Natural killer cell large granular lymphocytic leukemia (NK-LGL) is a rare lymphoproliferative disorder of cytotoxic CD3-/CD56+ natural killer cells. Patients present with a malignant clinical course and a fatal outcome with median survival time of two months from diagnosis. Aggressive NK-LGL is refractory to conventional chemotherapy and pathogenetic mechanisms remain undefined. The sphingolipid metabolic pathway or ‘sphingolipid rheostat’ has been identified as a key player in determining cell fate. We hypothesize that this sphingolipid rheostat is dysregulated in NK-LGL leukemia. Ceramide and sphingosine are pro-apoptotic members of this pathway and sphingosine-1-phosphate (S1P) is pro-survival. Sphingosine kinase 1 (SphK1) is a cytosolic enzyme that converts sphingosine into S1P and has been implicated in oncogenesis. SphK1 is overexpressed in tumors of the breast, ovary, colon, brain, liver and esophagus and various leukemias and lymphomas.
Here, we show that the sphingolipid rheostat is dysregulated in leukemic NK cells. Lipids were extracted from NK cells from nine NK-LGL patients and compared to nine, age and gender matched normal controls. Ceramide and S1P levels were quantified by tandem mass spectrometry. Ceramide levels were decreased 2-fold in NK-LGL patients compared to normal NK (p < 0.05). S1P levels were increased 2-fold in NK-LGL patients compared to normal NK (p < 0.05). SphK1 mRNA levels were measured by qRT-PCR in eight NK-LGL patients and matched to eight, age and gender matched normal controls. SphK1 mRNA levels were elevated >4 times in NK-LGL patients compared to controls (p < 0.05). This same elevation in SphK1 mRNA can be seen in target recognition and activation of normal NK cells (>4 fold increase, p < 0.05). In addition, elevated SphK1 mRNA levels were detected the NK cells of Fisher 344 rats. Fischer F344 rat LGL leukemia model has been established as an important experimental model for the study of NK-LGL leukemia progression and closely resembles human aggressive NK-LGL leukemia exhibiting clonal expansion of CD3-CD8a+ lymphocytes. To investigate the role of SphK1 in survival of leukemic NK cells, pegylated cationic liposome delivery of RNAi was utilized. The human NKL cell line was established from the peripheral blood of a patient with CD3-/CD16+/CD56+ LGL leukemia and is an important model for studying the disease. RNK-16 is a spontaneous NK leukemic cell line from Fisher 344 rats. RNAi targeting SphK1 in NKL cells led to a two-fold increase of cell death by ELISA (p < 0.05). This genetic inhibition resulted in an increase in pro-apoptotic signaling proteins Bax and Bak, while leading to a decrease in anti-apoptotic proteins Bcl-2, Bcl-XLand survivin. Additionally, there was decreased phosphorylation of AKT and cleaved Poly ADP Ribose Polymerase (PARP). Treatment of NK cells with SKI-II (2.5u M), a pharmacologic inhibitor of SphK1, resulted in an increase in specific apoptosis in a dose-dependent manner by Annexin-V staining and flow cytometry in NK-LGL patients (n=4 patients, 20%, p < 0.005), NKL cells (15%, p < 0.01) and RNK-16 cells (40%, p < 0.05). This pharmacologic inhibition selectively induced apoptosis in leukemic cells and had no effect on NK cells from normal donors. Apoptosis by inhibition of SphK1 with SKI-II is caspase-dependent with significant increases in pro-caspase 3 and cleaved caspase-3. Treatment of NKL cells with z-FAD-fmk, a caspase-activity inhibitor, led to a dose-dependent increased viability of cells after treatment with SKI-II (2.5uM). The viability of NKL cells increased from 50% to 80% in a dose-dependent manner with treatment of a caspase-activity inhibitor, z-FAD-fmk (0, 10, 20, 50uM). This shows that inhibition of SphK1 results in caspase-dependent apoptosis. Through the utilization of a rat model, rat cell line, human cell line and clinical samples, the sphingolipid rheostat is shown to be dysregulated in NK-LGL leukemia. By employing both genetic and pharmacologic approaches, we have demonstrated that SphK1 is a potential therapeutic target for novel treatment of NK-LGL leukemia.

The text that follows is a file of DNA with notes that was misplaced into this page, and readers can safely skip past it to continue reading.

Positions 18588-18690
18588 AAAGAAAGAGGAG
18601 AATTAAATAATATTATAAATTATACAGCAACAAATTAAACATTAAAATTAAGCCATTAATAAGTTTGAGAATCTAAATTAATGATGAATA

Kester:Penn State Research Foundation: Licensed ceramide based nanotechnologies and siRNA based nanotechnologies, Keystonenano Inc. State College, PA, Co-founder and CMO Other.
Asterisk with author names denotes non-ASH members.